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BLEST be the tie that binds
Our hearts in Christian love ;
Is like to that above.
2 Before our Father's throne
We pour our ardent prayers ;
Our comforts and our cares.
3 We share our mutual woes ;
Our mutual burdens bear ;
The sympathizing tear.
4 When we asunder part,
It gives us inward pain ;
And hope to meet again. 5 This glorious hope revives
Our courage by the way ;
And longs to see the day.
6 From sorrow, toil, and pain,
And sin we shall be free;
TARRY with me, O my Saviour,
For the day is passing by ;
And the night is drawing nigh.
2 Deeper, deeper grow the shadows,
Paler now the glowing west,
Shall it be the night of rest?
Calming all these wild alarms;
Feel the everlasting arms.
Lord, I cast myself. on Thee ;
While I sleep, still watch by me. 5 Tarry with me, O my Saviour !
Lay my head upon Thy breast
C. S. Smith.
Within the veil, and see
How bright their glories be. 2 Once they were mourning here below,
And wet their couch with tears ;
With sins, and doubts, and fears. 3 I ask them whence their victory came?
They, with united breath,
Their triumph to His death.
4 They marked the footsteps that He trod;
His zeal inspired their breast ;
Possess the promised rest. 5 Our glorious Leader claims our praise,
For His own pattern given,
1. Watts. 626
L. M. 61. At evening time let there be light;
Life's little day draws near its close ; Around me fall the shades of night,
The night of death, the grave's repose ;
To crown my joys, to end my woes, At evening time let there be light. 2 At evening time let there be light;
Stormy and dark hath been my day ; Yet rose the morn benignly bright, Dews, birds, and flowers cheered all the
way ; Oh for one sweet, one parting ray ! At evening time let there be light. 3 At evening time there shall be light;
For God hath said, — “So let it be !” Fear, doubt, and anguish, take their flight,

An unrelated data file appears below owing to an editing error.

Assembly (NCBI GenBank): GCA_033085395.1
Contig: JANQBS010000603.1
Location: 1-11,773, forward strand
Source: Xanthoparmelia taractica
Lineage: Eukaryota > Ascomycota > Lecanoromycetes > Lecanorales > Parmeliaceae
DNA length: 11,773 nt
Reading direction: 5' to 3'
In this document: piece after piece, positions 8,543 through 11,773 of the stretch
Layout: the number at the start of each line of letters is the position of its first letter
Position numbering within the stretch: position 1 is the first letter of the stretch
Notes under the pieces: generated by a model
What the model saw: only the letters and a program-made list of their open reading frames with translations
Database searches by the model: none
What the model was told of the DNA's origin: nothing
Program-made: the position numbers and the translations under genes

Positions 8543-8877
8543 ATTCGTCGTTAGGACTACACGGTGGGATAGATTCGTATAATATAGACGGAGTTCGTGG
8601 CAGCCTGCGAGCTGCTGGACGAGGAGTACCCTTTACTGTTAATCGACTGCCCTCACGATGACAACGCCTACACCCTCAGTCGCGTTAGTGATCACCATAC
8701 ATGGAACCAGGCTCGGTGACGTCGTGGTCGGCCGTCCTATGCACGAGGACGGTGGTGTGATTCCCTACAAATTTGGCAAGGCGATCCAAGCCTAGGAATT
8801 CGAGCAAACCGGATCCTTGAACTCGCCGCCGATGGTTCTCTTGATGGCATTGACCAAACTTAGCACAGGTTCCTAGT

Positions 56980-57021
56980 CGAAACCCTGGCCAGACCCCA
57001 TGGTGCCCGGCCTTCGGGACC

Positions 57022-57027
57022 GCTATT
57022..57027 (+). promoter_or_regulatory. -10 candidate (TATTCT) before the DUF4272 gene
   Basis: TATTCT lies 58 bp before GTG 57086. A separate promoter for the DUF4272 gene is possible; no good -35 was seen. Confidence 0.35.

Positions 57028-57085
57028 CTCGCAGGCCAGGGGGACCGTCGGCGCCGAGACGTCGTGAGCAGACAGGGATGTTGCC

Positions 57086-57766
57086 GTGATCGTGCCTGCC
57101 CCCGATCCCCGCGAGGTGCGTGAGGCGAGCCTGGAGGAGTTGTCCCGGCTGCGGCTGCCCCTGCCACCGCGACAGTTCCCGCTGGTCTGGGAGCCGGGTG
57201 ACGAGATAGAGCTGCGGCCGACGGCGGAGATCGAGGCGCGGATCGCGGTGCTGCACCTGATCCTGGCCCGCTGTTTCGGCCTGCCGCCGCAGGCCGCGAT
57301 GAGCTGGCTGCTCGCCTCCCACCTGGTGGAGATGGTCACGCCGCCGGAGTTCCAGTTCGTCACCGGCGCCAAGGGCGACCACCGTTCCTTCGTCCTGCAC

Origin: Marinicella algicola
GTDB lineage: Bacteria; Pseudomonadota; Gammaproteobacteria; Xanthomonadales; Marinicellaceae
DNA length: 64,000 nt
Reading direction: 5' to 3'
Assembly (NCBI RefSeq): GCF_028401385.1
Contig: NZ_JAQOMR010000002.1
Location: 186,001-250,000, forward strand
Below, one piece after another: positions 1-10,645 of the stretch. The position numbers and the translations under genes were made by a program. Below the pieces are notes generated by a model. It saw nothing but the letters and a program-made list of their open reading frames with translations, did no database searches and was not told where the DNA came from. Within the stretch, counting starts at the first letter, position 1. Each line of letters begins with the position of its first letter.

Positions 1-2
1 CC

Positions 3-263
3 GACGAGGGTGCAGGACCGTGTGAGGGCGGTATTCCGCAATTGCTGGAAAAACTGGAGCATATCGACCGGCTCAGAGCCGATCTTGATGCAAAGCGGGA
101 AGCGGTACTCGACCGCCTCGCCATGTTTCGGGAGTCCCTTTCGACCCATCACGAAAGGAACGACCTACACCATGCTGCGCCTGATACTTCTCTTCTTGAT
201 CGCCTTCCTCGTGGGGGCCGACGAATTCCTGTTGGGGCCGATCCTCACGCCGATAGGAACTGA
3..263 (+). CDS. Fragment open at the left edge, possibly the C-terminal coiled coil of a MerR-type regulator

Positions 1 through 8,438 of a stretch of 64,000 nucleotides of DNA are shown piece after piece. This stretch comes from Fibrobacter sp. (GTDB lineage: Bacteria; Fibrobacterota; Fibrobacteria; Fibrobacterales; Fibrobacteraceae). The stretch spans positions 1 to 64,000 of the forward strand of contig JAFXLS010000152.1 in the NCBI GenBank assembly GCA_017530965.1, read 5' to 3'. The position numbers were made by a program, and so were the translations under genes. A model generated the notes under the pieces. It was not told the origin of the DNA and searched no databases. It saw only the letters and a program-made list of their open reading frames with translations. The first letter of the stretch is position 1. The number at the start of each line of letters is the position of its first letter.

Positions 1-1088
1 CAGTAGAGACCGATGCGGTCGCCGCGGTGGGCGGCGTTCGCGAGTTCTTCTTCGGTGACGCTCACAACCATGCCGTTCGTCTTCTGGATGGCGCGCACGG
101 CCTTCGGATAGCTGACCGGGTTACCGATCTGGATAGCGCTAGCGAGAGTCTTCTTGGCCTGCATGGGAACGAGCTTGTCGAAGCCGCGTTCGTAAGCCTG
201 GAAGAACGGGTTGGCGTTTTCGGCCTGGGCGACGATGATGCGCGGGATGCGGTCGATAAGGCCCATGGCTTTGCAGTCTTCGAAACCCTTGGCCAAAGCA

His glory now is risen on me ;
Mine eyes shall His salvation see ; 'T is evening time, and there is light.
J. Montgomery. 627
L. M. SAVIOUR, when night involves the skies,
My soul, adoring, turns to Thee ; Thee, self-abased in mortal guise,
And wrapt in shades of death for me.
2 On Thee my waking raptures dwell,
When crimson gleams the east adorn, Thee, victor of the grave and hell,
Thee, source of life's eternal morn.
3 When noon her throne in light arrays,
To Thee my soul triumphant springs ; Thee, throned in glory's endless blaze,
Thee, Lord of lords and King of kings. 4 O’er earth when shades of ev'ning steal,
To death and Thee my thoughts I give; To death, whose pow'r I soon must feel, To Thee, with Whom I trust to live.
10s. GO DOWN, great sun, into thy golden west,
The day is done, the hours of labor past; The night's dark shadows deepen all around; The day is over ; rest has come at last.
2 And so our life to even-tide draws nigh,
Our days of change their course have
almost run ; And soon the storms of winter will be past, And then comes summer, and the unset
ting sun. 3 And in that holier world of joy and peace,
Our sun shall rise upon a land so blest, That none in this poor world have words
to tell How great the joy of that pure heavenly rest.
118, 10s. WE would see Jesus ; for the shadows
lengthen Across this little landscape of our life ; We would see Jesus, our weak faith to
strengthen, For the last weariness, the final strife.
2 We would see Jesus, the great rock founda
tion Whereon our feet were set by sovereign
grace : Nor life nor death, with all their agitation,
Can thence remove us, if we see His face. 3 We would see Jesus : other lights are paling,
Which for long years we have rejoiced
The blessings of our pilgrimage are failing; We would not mourn them, for we go to
4 We would see Jesus; yet the spirit lingers Round the dear objects it has loved so
long, And earth from earth can scarce unclasp
its fingers ; Our love to Thee makes not this love
less strong. 5 We would see Jesus : sense is all too bind
ing, And heaven appears too dim, too far
away ; We would see Thee, Thyself our hearts re
minding What Thou hast suffered, our great debt